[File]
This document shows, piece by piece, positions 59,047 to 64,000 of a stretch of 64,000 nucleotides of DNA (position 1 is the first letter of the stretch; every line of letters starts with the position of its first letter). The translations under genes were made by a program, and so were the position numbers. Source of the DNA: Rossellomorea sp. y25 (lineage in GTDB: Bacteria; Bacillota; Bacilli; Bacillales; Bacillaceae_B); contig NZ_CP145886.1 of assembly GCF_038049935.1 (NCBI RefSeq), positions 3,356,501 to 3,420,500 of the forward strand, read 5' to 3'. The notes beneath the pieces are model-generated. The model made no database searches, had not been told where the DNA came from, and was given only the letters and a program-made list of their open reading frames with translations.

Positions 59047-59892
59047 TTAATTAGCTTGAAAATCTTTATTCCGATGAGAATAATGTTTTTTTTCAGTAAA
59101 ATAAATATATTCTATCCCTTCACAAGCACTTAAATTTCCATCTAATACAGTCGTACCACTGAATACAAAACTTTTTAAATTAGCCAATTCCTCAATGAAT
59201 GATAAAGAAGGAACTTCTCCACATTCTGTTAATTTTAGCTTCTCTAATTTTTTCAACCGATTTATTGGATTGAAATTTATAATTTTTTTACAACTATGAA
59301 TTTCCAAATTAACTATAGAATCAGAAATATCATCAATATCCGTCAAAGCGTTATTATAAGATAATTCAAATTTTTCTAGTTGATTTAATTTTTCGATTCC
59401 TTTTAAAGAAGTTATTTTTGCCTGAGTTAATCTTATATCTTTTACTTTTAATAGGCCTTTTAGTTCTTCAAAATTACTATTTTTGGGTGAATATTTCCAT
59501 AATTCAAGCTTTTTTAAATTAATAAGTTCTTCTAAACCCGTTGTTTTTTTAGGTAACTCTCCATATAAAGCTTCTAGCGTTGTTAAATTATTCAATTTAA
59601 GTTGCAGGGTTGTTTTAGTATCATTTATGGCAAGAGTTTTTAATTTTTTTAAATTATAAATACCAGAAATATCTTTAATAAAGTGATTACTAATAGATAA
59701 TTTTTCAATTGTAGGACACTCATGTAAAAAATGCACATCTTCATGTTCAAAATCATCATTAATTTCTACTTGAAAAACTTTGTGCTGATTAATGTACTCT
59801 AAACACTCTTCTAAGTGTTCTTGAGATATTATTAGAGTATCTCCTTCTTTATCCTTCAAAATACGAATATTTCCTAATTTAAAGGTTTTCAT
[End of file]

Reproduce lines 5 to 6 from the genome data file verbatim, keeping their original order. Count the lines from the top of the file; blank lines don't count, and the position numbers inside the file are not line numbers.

59201 GATAAAGAAGGAACTTCTCCACATTCTGTTAATTTTAGCTTCTCTAATTTTTTCAACCGATTTATTGGATTGAAATTTATAATTTTTTTACAACTATGAA
59301 TTTCCAAATTAACTATAGAATCAGAAATATCATCAATATCCGTCAAAGCGTTATTATAAGATAATTCAAATTTTTCTAGTTGATTTAATTTTTCGATTCC